Reconciling with dreams, death and memories through music: WEB welcomed Phoebe Bridgers on Zoom

Renny Acheson, A&E Editor

In front of a galaxy-patterned backdrop, wearing her signature skeleton onesie, Los Angeles-based musician Phoebe Bridgers performed an acoustic set exclusively for the Whitman community on Friday, May 7. 

Whitman Events Board welcomed Bridgers over Zoom, where she played an array of songs from her 2020 album “Punisher,” along with her 2017 album “Stranger in the Alps” and 2018’s “boygenius,” a collaboration between Bridgers and folk rock musicians Lucy Dacus and Julien Baker.

Afterwards, with her black pug Maxine snoring on her lap, Bridgers answered questions posed by the WEB music directors, seniors Lizzy Gazeley and Anna Pulscak. 

“She’s a very open and casual person,” Gazeley said. “She’s very relatable with her audience, and she was even answering questions in the chat throughout, which we weren’t expecting she was going to, but I’m really happy she did and I think it really helped her connect with our audience and make the concert feel more personal to the Whitman students.”

This year, Bridgers received a Grammy nomination for “Best New Artist.” Her song “Kyoto” earned her nominations for “Best Rock Song” and “Best Rock Performance,” and her album “Punisher” received a Grammy nomination for “Best Rock Album.” 

Bridgers talked about the experience of creating “Punisher.” 

 “I don’t know what the inspiration was. I write pretty sporadically, I don’t really write in bursts so I’ve never had a concept album,” she said. “The inspiration was my life. I feel like it has a lot of dissociation on it, both good and bad. I don’t feel things when bad things are happening but also don’t feel things when good things are happening.” 

Before the official Q&A, Bridgers engaged with students in the Zoom chat during her performance.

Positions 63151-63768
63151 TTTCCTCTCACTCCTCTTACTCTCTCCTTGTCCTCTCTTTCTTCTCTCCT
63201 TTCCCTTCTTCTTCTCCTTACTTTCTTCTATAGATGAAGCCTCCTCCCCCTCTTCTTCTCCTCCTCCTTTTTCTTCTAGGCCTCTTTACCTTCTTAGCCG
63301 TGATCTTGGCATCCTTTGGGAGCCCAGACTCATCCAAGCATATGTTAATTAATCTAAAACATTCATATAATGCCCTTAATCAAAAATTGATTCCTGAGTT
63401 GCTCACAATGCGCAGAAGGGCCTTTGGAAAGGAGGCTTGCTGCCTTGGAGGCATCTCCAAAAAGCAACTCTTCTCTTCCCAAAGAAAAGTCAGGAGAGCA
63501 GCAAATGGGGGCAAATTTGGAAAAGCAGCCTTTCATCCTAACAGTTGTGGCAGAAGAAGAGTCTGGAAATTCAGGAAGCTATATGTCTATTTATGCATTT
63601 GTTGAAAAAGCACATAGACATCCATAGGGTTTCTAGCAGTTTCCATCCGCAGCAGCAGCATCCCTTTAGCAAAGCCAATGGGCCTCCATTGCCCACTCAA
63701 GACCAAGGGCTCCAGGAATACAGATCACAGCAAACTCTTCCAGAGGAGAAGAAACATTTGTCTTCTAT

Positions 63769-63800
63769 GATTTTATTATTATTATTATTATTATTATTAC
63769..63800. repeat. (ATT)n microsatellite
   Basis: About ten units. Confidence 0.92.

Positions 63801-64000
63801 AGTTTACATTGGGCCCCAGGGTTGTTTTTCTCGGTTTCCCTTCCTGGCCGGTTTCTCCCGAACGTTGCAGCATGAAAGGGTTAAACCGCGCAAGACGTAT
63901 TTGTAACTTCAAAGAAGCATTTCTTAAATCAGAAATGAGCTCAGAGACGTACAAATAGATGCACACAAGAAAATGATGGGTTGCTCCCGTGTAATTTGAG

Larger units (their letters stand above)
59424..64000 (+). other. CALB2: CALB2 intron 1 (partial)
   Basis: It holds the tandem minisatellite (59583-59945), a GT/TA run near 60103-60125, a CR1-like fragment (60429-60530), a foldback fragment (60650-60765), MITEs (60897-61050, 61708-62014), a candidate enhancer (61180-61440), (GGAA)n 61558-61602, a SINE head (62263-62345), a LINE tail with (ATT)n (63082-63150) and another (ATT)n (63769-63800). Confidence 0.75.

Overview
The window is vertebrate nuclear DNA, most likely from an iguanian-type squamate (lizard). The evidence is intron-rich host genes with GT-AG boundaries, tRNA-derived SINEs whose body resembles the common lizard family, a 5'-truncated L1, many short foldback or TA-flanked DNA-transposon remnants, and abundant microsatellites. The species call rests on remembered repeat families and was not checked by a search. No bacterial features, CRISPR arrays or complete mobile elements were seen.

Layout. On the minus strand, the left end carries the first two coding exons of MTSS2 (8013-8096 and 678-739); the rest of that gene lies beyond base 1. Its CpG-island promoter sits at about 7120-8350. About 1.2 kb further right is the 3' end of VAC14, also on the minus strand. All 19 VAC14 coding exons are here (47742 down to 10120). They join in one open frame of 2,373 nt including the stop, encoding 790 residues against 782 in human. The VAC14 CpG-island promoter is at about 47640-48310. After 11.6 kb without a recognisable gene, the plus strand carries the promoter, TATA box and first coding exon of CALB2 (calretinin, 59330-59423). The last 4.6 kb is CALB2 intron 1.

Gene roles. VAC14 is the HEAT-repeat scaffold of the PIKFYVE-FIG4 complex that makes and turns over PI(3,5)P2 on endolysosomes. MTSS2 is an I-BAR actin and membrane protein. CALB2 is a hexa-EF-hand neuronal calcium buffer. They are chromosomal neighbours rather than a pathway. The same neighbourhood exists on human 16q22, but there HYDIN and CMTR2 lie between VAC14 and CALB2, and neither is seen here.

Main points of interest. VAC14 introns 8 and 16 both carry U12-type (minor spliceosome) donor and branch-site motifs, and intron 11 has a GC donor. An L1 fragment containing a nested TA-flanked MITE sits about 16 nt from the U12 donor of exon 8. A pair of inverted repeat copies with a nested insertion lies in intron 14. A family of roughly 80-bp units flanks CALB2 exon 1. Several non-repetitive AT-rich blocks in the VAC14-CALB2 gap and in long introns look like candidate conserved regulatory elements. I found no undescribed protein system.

“I really appreciated watching people give Phoebe some love in the chat and and seeing names of seniors and Whitman students that I haven’t seen for over a year in person,” Gazeley said. “It was really awesome to see names that I didn’t know, first years and sophomores that I was unfortunately never able to meet but also enjoying the same music that I listened to when I was a sophomore and a first year living in Jewett.” 

Sophomore Benjamin Seashore Hobson started listening to Bridgers’ music during the quarantine period in January. He reflected on the benefits of the Zoom format: 

“To feel like you have a little window into a performer’s life was cool,” Hobson said. “It was just her with her guitar sitting there playing and it felt very cool to feel that close to her though obviously she has no idea who any of us are.”

Gazeley and Pulscak told Bridgers that Walla Walla would love to welcome her back when she’s able to perform in person again. 

Bridgers expressed her excitement to return to live shows and to reconnect with different places while on tour:  

“You meet people in real life and they affect you, and you roam around and take a walk and the barista gives you a free coffee and you just feel nice and you hear yourself in the coffee shop, then you go back and play a show and you feel like a badass,” she said. 

Even through the virtual format, the enthusiasm for Bridgers and her music was real and tangible.

“We were really happy that we got to have Phoebe here because we know that she’s an artist that so many Whitman students love and are enthusiastic about,” Gazeley said. 


Learn more about Phoebe Bridgers at Her music can be found on all streaming platforms.